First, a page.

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Review: Sci-fi thriller ‘Captive State’ more dense than tense

Review: Sci-fi thriller ‘Captive State’ more dense than tense
John Goodman, left, and Ashton Sanders in the movie "Captive State." (Parrish Lewis / Focus Features)

In “Captive State” aliens have taken over the world (as they will), but it’s the viewers stuck watching this messy, lugubrious sci-fi thriller who may feel like the ones being held captive.

The film is a nervously-shot, dizzying hodgepodge of ideas, symbolism and conceits — and a bummer from start to finish. Reviewers were denied advance screenings of this one for good reason.

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It’s Chicago, 2027, nine years after an alien invasion in which, let’s just say, the aliens won. Now called “legislators,” these extraterrestrials apparently live underground (what, cheaper rents?) and they make the laws, such as they are. Most Chicagoans, including the police and government officials, seem to be on board (or “collaborators”) with the testy aliens — authoritarianism has, ahem, been good for the economy and unemployment.

Still, alien activity has devastated much of the city, parts of which look bombed-out in typical dystopian-movie chic. Plus, newer communication and electronic technologies are now obsolete. (On the upside, print newspapers are back in vogue.)

Oh, and the aliens have implanted worm-like trackers in the necks of all the humans, which are a mess to extract as you’ll see. Yes, it’s a surveillance state.

At the same time there’s a faction of human insurgents planning an assault on the aliens at a government-sponsored stadium rally (to fete said aliens), one that shamelessly plays like the giant propagandist event that it is.

Are there any specific people in the story we need to care about? That would be yes and no: There are people, we don’t care about them.

These characters in search of a soul, much less a personality and even the slightest sense of irony, include William Mulligan (John Goodman, dour and one-note), a veteran city cop (conflicted, natch) tracing the insurgents; Gabriel (“Moonlight’s” Ashton Sanders), a factory drone orphaned in the initial alien attack (seen in the film’s prologue); Rafe (Jonathan Majors), Gabriel’s older brother, long thought dead but actually alive and leading the uprising; and Jane Doe (Vera Farmiga, wasted in a handful of enigmatic scenes), a prostitute with a penchant for Nat King Cole records and, it seems, Mulligan.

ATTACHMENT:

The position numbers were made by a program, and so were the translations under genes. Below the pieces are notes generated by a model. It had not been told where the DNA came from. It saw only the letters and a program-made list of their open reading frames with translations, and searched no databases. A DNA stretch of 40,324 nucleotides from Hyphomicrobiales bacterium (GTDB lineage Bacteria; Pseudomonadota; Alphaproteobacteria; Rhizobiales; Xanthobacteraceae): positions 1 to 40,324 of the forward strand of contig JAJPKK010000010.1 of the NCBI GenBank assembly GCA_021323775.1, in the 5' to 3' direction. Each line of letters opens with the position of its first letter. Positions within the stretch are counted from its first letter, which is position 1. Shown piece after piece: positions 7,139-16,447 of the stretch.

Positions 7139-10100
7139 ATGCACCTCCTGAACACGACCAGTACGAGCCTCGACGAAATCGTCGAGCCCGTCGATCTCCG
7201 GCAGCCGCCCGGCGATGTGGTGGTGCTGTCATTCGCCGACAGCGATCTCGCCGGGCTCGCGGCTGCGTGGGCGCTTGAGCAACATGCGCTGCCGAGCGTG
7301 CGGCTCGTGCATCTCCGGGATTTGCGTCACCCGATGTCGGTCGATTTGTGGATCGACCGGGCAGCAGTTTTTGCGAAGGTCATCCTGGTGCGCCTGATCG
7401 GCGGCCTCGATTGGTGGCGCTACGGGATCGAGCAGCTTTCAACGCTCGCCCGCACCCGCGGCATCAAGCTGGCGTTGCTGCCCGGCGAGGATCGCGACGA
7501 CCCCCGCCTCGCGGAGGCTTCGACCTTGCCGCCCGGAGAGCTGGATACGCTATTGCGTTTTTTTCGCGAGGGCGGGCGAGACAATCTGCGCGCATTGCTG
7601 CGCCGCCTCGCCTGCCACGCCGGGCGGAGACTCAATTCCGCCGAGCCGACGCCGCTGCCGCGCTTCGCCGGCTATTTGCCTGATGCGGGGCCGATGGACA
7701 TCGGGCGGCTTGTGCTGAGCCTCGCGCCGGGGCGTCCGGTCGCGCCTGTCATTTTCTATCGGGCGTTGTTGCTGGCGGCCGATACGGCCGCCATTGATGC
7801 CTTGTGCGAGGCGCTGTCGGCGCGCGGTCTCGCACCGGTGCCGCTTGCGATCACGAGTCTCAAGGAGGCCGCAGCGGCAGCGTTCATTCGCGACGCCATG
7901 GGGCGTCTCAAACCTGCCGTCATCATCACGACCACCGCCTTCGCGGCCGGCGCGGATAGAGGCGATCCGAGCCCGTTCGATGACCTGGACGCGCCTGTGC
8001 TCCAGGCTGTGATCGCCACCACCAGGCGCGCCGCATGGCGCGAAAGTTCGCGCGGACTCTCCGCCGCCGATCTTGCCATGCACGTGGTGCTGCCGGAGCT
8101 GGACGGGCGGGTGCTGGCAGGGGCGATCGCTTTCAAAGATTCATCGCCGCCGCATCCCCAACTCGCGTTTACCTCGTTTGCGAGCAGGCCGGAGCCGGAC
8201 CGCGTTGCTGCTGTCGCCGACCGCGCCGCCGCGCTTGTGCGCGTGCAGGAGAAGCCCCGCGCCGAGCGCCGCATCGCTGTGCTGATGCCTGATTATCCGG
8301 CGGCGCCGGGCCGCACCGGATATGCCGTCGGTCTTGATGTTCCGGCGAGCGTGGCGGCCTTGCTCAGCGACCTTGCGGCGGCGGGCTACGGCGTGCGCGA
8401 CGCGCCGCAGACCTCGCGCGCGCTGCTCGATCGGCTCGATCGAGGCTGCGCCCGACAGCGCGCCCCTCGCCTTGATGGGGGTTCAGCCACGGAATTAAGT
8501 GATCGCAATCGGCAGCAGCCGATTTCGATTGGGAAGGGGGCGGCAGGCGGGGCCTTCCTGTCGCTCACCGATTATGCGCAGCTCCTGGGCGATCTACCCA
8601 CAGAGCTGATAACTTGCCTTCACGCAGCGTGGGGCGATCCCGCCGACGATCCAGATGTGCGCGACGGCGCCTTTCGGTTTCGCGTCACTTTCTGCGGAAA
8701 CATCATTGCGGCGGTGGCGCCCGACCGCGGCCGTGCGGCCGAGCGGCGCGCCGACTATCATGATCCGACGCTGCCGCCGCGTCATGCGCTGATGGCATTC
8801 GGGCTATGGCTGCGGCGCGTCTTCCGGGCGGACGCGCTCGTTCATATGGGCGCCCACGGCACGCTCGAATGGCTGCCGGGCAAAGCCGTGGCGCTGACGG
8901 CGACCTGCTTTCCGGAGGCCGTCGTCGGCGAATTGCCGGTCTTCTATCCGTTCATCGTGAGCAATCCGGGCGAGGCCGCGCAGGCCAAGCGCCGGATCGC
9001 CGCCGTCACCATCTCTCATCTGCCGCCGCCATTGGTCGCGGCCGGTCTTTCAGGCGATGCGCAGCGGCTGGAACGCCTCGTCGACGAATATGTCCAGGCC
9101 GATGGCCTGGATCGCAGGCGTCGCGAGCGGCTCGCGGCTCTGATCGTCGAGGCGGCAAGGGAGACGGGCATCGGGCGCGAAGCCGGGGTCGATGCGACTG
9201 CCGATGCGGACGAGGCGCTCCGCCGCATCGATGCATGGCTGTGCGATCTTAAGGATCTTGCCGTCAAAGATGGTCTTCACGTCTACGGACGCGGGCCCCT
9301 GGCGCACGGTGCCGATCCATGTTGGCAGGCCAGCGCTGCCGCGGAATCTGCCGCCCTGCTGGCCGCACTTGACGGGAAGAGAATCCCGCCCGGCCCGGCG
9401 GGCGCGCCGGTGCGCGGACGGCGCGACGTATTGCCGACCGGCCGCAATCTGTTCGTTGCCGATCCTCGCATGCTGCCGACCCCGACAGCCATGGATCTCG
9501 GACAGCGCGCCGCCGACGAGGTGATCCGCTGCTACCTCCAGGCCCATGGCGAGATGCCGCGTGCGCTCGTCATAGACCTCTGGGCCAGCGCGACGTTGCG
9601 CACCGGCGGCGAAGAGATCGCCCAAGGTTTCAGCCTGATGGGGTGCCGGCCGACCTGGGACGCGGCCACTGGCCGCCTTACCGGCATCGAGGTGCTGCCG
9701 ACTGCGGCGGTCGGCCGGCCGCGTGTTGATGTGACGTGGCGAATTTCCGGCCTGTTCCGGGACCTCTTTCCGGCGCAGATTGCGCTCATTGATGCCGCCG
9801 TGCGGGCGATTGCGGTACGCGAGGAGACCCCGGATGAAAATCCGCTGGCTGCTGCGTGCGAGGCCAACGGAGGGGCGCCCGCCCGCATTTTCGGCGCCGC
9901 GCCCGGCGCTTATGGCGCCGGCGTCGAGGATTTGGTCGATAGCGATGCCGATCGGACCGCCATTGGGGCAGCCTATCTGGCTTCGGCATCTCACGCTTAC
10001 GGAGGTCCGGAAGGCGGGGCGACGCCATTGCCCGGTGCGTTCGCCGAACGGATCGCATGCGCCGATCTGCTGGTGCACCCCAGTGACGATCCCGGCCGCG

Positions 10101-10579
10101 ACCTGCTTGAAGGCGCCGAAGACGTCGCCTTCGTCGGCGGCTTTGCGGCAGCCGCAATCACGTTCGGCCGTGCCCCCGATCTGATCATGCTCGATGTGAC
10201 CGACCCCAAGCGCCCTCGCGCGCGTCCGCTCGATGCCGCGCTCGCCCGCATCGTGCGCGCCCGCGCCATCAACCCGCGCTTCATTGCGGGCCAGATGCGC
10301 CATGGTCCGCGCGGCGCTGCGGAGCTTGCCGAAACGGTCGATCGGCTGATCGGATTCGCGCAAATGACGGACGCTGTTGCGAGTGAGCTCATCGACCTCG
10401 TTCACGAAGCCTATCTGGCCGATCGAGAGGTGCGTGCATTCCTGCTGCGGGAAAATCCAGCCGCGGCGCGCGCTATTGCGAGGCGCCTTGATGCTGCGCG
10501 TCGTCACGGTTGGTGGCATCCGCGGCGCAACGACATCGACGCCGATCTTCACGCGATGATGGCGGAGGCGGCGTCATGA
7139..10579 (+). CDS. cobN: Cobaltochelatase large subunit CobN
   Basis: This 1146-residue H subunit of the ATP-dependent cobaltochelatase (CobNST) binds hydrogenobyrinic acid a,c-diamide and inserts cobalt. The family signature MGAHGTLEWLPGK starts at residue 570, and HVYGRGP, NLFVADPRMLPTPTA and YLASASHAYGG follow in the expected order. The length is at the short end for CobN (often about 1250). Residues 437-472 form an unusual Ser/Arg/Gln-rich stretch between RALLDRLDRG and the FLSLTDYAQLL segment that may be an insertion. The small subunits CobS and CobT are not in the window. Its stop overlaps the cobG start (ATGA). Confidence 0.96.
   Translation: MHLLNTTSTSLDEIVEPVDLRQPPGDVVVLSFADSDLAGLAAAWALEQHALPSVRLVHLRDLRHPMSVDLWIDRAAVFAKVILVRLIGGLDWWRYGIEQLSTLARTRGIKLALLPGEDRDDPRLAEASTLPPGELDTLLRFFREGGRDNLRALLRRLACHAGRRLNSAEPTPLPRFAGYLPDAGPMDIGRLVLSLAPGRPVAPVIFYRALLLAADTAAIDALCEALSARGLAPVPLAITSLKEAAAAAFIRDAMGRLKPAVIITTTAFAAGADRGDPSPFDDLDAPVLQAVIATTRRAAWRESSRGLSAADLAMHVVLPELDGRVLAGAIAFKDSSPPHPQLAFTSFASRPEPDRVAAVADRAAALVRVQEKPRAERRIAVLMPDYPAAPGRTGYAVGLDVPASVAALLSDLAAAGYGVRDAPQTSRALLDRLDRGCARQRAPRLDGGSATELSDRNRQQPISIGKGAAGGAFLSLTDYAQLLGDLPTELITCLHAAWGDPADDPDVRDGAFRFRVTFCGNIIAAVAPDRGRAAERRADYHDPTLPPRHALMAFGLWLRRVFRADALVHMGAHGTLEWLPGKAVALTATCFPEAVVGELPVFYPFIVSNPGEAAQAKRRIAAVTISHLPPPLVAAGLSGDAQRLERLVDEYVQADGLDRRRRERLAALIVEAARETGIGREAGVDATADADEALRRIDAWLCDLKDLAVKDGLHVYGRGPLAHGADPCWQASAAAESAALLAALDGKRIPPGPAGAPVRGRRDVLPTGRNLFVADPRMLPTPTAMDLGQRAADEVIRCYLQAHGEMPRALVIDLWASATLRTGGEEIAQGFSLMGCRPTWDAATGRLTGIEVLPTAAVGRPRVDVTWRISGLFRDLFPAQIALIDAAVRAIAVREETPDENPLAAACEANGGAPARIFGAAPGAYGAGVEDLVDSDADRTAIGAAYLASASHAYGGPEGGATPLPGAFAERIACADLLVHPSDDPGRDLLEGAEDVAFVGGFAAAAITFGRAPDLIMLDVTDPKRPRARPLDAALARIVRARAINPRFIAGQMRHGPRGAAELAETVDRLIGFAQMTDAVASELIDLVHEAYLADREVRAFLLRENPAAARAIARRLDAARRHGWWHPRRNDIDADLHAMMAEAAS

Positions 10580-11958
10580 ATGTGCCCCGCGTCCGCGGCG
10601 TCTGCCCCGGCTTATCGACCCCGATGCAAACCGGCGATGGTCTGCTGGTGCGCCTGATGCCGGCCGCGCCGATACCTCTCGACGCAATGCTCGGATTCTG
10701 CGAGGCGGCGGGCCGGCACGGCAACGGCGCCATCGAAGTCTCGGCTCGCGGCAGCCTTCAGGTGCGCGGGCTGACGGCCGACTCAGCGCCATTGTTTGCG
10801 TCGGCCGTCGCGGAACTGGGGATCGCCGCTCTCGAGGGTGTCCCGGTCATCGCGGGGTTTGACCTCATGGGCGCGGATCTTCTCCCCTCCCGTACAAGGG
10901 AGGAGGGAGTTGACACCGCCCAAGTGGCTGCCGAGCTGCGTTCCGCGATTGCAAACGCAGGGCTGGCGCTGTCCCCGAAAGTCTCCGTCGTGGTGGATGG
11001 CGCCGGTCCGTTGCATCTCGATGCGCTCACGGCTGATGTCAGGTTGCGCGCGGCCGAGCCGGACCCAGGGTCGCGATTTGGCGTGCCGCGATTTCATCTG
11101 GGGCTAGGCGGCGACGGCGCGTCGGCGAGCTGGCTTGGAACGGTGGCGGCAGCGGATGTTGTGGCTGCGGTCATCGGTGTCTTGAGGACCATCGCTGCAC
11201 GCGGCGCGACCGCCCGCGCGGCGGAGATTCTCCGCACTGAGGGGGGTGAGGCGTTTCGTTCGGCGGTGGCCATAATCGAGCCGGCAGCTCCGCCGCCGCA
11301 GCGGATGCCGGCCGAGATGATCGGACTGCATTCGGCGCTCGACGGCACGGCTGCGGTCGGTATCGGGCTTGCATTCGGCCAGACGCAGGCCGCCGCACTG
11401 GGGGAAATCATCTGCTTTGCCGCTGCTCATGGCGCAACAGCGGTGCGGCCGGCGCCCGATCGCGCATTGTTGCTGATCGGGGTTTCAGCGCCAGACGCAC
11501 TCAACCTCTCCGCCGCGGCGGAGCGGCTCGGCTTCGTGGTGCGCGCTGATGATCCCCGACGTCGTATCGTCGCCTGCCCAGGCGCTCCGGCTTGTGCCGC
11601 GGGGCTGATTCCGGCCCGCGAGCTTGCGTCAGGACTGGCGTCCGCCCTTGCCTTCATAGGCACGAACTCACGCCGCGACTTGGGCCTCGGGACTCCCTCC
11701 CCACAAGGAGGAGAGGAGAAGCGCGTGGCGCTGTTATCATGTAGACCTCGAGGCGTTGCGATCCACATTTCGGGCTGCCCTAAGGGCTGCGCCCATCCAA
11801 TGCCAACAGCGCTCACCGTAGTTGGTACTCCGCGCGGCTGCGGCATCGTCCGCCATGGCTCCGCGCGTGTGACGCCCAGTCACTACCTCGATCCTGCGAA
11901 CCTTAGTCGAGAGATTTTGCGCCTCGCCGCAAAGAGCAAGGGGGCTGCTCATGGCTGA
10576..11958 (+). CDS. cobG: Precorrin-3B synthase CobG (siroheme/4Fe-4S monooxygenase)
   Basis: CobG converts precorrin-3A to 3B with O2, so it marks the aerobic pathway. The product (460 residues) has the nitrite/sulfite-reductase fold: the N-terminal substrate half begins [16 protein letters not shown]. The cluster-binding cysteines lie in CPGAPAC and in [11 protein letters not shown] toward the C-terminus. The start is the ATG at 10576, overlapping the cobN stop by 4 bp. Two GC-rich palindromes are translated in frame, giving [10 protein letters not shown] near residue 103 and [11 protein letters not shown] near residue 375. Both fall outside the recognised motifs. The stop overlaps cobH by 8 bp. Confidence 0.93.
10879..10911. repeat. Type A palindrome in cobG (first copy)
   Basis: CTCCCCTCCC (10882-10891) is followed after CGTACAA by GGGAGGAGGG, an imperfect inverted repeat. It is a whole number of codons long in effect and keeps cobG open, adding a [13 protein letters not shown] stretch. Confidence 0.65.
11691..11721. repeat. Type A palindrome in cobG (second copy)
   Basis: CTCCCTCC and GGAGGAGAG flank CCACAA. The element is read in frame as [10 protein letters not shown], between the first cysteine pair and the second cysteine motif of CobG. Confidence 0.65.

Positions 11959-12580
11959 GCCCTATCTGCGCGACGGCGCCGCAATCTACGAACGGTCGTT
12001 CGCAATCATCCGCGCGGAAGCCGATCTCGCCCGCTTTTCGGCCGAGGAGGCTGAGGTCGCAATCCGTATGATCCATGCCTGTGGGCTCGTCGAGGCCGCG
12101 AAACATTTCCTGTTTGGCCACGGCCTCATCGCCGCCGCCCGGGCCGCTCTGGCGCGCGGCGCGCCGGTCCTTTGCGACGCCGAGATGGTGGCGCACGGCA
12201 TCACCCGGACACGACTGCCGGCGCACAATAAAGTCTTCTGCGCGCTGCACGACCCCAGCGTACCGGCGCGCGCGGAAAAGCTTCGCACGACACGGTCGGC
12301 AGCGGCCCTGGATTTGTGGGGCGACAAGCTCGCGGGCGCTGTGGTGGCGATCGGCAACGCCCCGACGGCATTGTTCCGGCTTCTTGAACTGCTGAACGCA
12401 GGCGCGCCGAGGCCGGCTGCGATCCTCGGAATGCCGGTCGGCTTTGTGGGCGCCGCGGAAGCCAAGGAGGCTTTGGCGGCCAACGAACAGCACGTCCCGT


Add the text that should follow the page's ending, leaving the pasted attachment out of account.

There are many more characters fashioned out of cardboard here, including others in that eclectic band of rebels, as well as a host of “collaborators” distinguished only by the familiar faces of their portrayers (Kevin Dunn, Alan Ruck, James Ransone, Kevin J. O’Connor).

It all may have been a bit more accessible if the confusing, clunkily-structured script by director Rupert Wyatt (“Rise of the Planet of the Apes”) and Erica Beeney stayed focused on one lead character and a compelling central relationship instead of jumping all over the map. There’s something to the Mulligan-Gabriel dynamic — and even what passes for a bit of dimension here — but it’s too choppily and awkwardly rendered.

Also, the few times we see the aliens, they’re so murkily or partially filmed it’s hard to get a handle on them beyond that they resemble massive porcupines or cactuses. I know: Cactupines!

As for any requisite tension or thrills, forget it. Same goes for the movie itself.

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‘Captive State’

Rated: PG-13, for sci-fi violence and action, some sexual content, brief language and drug material

Running time: 1 hour, 49 minutes

Playing: In general release

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